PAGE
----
As the new president, John Verbrugge will lead Washington’s Horticultural Association into more involvement with state regulatory issues.
New Hort President John Verbrugge represents a change that’s taking place within the 105-year-old Washington State Horticultural Association as well as the state’s tree fruit industry. It’s a generational shift occurring in many family farms and in the organizations that represent those farmers.
At 36, Verbrugge is among the youngest to serve as president of the Hort Association. But even more telling is a look at the organization’s board of directors—about half of the directors are the same generation as the new president. And that’s in an industry where the average age of farmers is around 55 years.
Verbrugge, in charge of orchard operations at Valley Fruit in Wapato, is an active partner with his older brother Peter who serves as CEO. Their great-grandparents were Dutch immigrants, settling near Wapato in the lower Yakima Valley to grow potatoes. Their grandfather Martin, Sr., diversified into tree fruit, and their father, Martin, Jr., began the packing plant in 1982 with another partner. Today, the Verbrugge family is the sole owner of Valley Fruit, a grower-packer of tree fruit.
John said during a recent interview in his office that the generational change seems to have happened in the last few years. “Most on the Hort Association board are now my generation. It’s time the younger generation step into industry leadership positions. After all, it’s the younger generation’s future we’re talking about.”
Though the industry issues that the board deals with don’t seem to change, he has noticed a different philosophy between the generations on the board. As people get older, they are not as progressive and think more in terms of saving money than spending it, he said. “The younger generation is more willing to take risks and willing to try new things. But we need the older generation to rein back the younger generation… Everyone has been a younger generation at some point. It’s your philosophy that changes over time.”
One of the changes at the Hort Association that Verbrugge will encourage as president is a refocus of its efforts in state governmental affairs.
The group is active in state legislative issues, but Verbrugge wants to see the industry become more involved in regulatory issues, also. “That’s where we’re seeing a lot of rules and regulations coming from that don’t make a lot of sense. Farmers are overburdened with rules and regulations,” he said, noting that often, it’s silly regulation stemming from one accident that results in a binder full of rules covering things that employers are already doing.
“Labor and pesticides are industry’s two major issues. They always have been and they always will be,” he said. “Labor and pesticides are the issues that are like little campfires that constantly keep popping up.”
He said there is strong support to add a regulatory affairs position to augment work of the Hort Association’s Executive Director Bruce Grim and lobbyist Jim Halstrom. Work to develop the position started a few years ago, but was put on hold to allow for transition when the organization changed executive directors.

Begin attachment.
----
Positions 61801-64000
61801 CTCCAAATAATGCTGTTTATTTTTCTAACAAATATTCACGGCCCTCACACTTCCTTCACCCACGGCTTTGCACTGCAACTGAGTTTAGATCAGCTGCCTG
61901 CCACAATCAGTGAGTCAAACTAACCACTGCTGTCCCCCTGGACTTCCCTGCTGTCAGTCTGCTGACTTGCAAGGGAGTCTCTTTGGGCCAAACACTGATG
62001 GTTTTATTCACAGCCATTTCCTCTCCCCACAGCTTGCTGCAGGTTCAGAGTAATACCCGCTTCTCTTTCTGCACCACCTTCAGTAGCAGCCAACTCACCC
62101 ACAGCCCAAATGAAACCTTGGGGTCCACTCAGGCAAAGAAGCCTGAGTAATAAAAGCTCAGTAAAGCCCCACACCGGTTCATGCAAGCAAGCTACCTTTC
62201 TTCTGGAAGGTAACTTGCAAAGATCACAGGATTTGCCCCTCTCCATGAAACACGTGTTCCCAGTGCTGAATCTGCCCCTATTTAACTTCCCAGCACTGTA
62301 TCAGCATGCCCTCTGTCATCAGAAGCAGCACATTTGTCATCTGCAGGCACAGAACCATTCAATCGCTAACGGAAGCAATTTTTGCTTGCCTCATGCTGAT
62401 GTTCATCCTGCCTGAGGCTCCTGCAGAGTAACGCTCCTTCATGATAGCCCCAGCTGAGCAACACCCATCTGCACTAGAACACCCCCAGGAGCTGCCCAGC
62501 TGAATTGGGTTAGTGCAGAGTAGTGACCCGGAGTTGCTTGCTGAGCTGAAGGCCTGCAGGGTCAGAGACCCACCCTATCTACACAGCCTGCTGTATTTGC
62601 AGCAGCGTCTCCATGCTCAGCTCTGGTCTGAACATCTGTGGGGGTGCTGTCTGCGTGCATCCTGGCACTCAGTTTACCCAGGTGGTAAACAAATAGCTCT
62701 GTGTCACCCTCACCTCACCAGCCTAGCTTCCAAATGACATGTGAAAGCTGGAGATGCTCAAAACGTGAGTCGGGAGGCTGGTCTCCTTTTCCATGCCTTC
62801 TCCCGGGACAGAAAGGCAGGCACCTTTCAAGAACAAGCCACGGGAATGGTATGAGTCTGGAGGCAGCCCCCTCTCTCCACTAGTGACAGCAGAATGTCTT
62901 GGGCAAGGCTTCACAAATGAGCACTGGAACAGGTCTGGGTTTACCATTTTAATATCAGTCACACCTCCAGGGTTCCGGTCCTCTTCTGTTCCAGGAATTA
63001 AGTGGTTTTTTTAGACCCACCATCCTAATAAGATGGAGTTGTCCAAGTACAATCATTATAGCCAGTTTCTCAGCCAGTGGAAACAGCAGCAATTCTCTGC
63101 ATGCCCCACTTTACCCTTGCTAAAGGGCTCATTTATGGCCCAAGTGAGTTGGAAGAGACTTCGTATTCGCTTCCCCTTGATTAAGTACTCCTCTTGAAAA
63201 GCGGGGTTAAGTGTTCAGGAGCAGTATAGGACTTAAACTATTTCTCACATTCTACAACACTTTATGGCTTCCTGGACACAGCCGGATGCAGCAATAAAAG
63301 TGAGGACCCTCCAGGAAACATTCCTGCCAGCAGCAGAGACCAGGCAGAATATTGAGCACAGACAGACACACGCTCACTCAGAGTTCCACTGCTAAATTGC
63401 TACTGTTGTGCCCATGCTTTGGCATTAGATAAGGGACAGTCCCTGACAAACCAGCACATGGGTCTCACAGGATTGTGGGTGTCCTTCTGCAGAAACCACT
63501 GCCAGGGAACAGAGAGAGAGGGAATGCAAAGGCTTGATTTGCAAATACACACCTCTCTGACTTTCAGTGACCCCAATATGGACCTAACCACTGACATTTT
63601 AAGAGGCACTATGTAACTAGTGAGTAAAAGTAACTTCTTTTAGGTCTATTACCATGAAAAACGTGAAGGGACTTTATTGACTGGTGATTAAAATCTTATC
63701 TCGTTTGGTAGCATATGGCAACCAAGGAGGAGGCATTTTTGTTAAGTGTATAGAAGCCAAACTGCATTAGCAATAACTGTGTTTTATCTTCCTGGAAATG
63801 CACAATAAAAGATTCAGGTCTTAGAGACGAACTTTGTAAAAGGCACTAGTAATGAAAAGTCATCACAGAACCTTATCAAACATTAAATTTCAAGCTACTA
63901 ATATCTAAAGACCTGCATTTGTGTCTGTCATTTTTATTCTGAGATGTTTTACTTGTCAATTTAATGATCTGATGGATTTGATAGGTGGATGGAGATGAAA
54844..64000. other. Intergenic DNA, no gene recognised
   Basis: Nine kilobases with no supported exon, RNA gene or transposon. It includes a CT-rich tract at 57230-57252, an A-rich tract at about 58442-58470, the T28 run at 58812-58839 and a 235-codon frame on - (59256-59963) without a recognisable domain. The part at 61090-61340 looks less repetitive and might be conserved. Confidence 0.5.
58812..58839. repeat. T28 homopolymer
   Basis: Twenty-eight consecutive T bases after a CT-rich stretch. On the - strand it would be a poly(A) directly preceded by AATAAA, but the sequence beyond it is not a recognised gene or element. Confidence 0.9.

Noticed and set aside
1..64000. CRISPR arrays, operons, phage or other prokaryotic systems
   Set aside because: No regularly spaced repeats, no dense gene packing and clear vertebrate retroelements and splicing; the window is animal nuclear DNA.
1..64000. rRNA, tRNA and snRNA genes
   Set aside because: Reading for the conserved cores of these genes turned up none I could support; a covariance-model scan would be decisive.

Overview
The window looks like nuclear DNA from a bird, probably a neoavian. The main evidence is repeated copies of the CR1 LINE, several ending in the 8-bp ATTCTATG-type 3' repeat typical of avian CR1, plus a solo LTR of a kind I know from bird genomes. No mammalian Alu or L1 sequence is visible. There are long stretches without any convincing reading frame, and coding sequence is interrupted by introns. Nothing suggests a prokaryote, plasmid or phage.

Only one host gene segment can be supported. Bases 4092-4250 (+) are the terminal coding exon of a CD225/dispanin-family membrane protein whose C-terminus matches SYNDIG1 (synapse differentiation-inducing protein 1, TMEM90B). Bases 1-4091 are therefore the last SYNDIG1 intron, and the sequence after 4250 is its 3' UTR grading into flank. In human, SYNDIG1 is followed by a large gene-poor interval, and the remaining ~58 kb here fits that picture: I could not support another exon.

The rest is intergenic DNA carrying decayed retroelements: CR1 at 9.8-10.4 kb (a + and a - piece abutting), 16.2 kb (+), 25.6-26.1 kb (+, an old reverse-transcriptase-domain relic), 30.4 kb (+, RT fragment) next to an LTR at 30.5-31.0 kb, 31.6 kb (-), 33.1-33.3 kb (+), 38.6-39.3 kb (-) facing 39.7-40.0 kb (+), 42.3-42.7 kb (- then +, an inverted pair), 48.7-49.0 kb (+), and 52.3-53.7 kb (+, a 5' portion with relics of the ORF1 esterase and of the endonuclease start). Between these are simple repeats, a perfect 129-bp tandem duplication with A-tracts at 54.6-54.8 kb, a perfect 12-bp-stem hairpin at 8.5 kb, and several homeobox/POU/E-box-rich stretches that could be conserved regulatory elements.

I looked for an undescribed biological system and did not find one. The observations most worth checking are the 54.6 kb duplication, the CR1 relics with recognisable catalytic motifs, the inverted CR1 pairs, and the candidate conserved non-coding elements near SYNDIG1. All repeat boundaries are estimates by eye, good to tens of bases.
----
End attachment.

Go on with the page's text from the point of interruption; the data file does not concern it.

The regulatory affairs position is a high priority for the organization, Grim agreed in a phone interview. He is in the process of identifying how best to fill the position and hopes to have it filled in time for the 2010 legislative session.
“I’d like to see the Hort Association do more fact sheets on issues, providing facts to the regulators and legislators,” Verbrugge said, adding he believes it would be valuable for industry to make a statement about what it needs to survive and remain profitable.
He also thinks industry needs to continue developing relationships with representatives from both political parties. The Hort Association annually sponsors Tree Fruit Day at the state’s capitol in February, bringing together industry spokespeople and legislators to discuss industry problems. Last year, about 25 industry representatives visited more than 50 legislators and agency directors, delivering 300 gift boxes of fruit.
Orchard tours and packing house visits are another way to further develop relationships and educate lawmakers, bringing westside representatives to eastern Washington to help them better understand tree fruit production.
One of the Hort Association’s biggest projects of late has been GRAS2P (Grower Response to Agricultural Safe and Sustainable Practices), a grower-based program for audit readiness and establishment of standards for food safety and sustainability within the Washington tree fruit industry. A state grant funded a pilot program of training sessions held this past summer and the development of a workbook to help growers pass audits commonly required by retailers.
“Doing food safety sounds painful, but once you go through it, it’s mostly paperwork,” Verbrugge said. “It’s things that you’re already doing but you didn’t write it down.”
He also thinks GRAS2P will help tree fruit growers document what they are doing in regards to sustainability and food safety issues and define the nebulous buzzword “sustainability” in their terms.
While the food-safety project is important, Verbrugge doesn’t want the association to lose focus of its primary objectives of state legislative advocacy work and education, two areas he said are interrelated. If the Hort Association is more effective in the state regulatory and legislative arenas, he believes that more industry members will support the organization and even further strengthen its voice.